High blood pressure is also known as hypertension, and it is a condition that affects millions each year. If left alone, hypertension can significantly decrease a person’s quality of life. Among other things, it increases the risk of heart attacks, strokes, kidney failure, and aneurysms. All of those things can be fatal, or at the very least life changing events.

Research on hypertension focuses on narrowing down the overwhelming majority of cases for which a discernible medical cause for the hypertension is not known. It is estimated that in upwards of eighty five percent of cases, while high blood pressure is noted, it is unable to be traced back to a medical condition causing it. This makes the treatment of high blood pressure a far less exact science that it could otherwise be.

There are a few known causes of hypertension. One of these is kidney disease. Your kidneys act as scrubbers for your blood, removing toxins and garbage from the blood and passing them out of your body. When kidneys begin malfunctioning, the garbage and toxins can build up in the blood. Simple liquid dynamics say that if the same amount of liquid is forced through an increasingly narrow channel, the pressure of that liquid will go up. This is essentially what happens when kidneys start to fail; the garbage builds up on the walls of blood vessels, pressure.

While this is one example of what researchers call secondary hypertension, it is a relatively small slice of the overall case load. Far more cases are dubbed primary hypertension, which has no discernible cause. The best remedy in those cases is for scientists to prescribe medication designed to lower blood pressure.

However, when looking at the kidney failure case, the blood pressure problem could be far more directly solved by going after the root cause, of which hypertension is merely a symptom. For as many as ninety five percent of cases, the primary cause is unknown, and scientists are left treating the symptom. Given the harsh side effects associated with blood pressure medication, this is a less than ideal situation to be in.

Medical Research Questions Answered

Controversy and the medical industry have long been bedfellows. This was been the case since the days when morphine was an indispensable ingredient in children’s cough mixture and mercury was the panacea that cured everything from a grazed knee to cancer of the colon. A controversial issue that is in and out of the news these days is paid medical research performed on volunteers. Many people believe that it exploits those who struggle to support their families or those who find themselves in strange countries and are struggling to survive economically. Proponents of the practice, however, believe that it is vital to gain necessary insight into the functioning of new drugs. Supporters also claim that the volunteers are well informed of the process before hand and are simply reimbursed for their time and inconvenience. They are not paid for risks taken.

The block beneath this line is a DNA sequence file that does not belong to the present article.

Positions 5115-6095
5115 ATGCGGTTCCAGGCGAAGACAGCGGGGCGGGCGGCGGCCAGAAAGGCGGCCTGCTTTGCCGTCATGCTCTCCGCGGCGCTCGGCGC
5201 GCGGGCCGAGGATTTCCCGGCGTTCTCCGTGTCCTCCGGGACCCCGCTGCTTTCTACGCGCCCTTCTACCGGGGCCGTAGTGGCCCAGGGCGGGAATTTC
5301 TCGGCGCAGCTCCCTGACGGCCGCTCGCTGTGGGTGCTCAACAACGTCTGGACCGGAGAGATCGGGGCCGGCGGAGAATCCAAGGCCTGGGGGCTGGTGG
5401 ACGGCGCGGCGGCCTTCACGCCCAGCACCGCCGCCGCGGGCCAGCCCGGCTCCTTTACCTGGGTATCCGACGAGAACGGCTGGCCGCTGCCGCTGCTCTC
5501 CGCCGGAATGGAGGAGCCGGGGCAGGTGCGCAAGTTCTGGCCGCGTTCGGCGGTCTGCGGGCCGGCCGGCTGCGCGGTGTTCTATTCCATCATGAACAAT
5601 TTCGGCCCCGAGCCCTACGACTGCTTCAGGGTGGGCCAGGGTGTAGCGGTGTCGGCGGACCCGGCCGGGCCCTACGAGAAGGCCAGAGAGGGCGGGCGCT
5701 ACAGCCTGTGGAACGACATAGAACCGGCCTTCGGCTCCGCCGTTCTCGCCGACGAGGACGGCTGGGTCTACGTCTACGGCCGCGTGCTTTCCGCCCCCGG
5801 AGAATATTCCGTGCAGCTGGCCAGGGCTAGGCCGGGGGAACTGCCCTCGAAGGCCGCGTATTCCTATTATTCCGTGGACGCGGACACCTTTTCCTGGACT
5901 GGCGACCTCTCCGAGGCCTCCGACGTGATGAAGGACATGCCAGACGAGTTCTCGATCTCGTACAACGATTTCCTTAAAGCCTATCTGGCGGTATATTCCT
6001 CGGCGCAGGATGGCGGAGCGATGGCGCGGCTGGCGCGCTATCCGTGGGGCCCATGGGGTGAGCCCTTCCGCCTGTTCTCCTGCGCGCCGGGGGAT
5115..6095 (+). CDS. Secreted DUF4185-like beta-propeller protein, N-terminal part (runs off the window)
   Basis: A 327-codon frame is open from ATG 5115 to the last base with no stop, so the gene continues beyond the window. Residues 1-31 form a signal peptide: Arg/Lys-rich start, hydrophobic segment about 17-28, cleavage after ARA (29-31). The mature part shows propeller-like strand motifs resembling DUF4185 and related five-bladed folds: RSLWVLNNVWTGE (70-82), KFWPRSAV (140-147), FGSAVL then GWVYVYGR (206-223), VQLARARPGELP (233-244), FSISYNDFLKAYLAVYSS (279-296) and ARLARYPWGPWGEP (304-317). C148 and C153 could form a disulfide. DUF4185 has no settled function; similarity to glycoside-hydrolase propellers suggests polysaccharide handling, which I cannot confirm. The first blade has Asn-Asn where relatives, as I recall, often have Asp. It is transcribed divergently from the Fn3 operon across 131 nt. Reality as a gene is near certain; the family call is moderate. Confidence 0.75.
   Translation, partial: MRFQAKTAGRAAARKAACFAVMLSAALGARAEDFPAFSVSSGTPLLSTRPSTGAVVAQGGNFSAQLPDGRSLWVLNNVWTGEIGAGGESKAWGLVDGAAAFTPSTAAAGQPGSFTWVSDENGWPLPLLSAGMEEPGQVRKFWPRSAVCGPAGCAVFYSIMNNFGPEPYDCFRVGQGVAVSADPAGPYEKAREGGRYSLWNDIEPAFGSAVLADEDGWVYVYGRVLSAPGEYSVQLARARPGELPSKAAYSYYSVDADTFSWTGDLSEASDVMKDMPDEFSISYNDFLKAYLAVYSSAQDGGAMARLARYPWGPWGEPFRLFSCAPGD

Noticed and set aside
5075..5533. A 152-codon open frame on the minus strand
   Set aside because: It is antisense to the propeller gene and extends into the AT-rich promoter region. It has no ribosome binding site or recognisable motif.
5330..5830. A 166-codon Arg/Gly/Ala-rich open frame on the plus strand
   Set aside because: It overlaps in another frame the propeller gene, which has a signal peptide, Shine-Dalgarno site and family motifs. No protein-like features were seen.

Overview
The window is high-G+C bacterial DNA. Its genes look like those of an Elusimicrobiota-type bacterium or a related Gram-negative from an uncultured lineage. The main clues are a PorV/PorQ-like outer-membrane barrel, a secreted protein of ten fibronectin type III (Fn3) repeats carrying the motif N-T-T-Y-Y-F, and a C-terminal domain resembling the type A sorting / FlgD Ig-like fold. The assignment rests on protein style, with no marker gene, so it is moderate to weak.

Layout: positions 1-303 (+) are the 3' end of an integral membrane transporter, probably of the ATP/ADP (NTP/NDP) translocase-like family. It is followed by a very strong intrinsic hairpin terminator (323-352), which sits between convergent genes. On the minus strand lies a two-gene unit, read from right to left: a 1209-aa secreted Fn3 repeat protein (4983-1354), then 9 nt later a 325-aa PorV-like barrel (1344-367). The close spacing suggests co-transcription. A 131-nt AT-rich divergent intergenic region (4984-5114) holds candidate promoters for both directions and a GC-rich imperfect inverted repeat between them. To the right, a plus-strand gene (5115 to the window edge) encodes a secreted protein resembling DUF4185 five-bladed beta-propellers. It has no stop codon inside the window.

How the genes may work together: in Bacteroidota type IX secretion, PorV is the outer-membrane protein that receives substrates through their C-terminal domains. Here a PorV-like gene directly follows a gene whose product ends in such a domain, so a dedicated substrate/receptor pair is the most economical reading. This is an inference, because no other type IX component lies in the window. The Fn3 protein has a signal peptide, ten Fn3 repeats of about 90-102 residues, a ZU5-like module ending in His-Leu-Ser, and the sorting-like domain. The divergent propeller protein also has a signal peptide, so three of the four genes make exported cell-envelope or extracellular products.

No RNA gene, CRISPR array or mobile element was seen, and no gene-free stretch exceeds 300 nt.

Advertisements for volunteers often make it sound like participating in medical research is the most fun that you can have, barring that dream that you have about flying. They emphasise that the demand is great for paid research and highlight all of the possible things that you can do with the extra money. They draw attention to the fact that most clinics have comfortable features so that you can relax, play pool, watch TV, and catch up on your reading. They make it sound as if it’s like going on a short holiday that ultimately benefits mankind.

Before you can register as a volunteer for medical research, you have to fill in a registration form that requires your personal details as well as details about your current and medical health. They want to know if you currently suffer from afflictions like asthma, seasonal heyfever, hepatitis or liver problems, neurological problems, thyroid problems, irritable bowel syndrome, depression or if you have ever tried to commit suicide. Your body mass index is important, as is your blood pressure. Additional required information includes: whether or not you take regular medication, are a smoker, drink regularly, or use recreational drugs. Volunteers are also asked about dietary habits, and, if they are female, what their child bearing statuses are. Anyone from 18-85 years old can qualify.

The length of each research study depends on the registration outcome and can range from a few hours to 5 months or more. If you don’t have the time for lengthy trials there are studies that take place on outpatient visits. There are also weekend studies, which may suit students or full-time workers.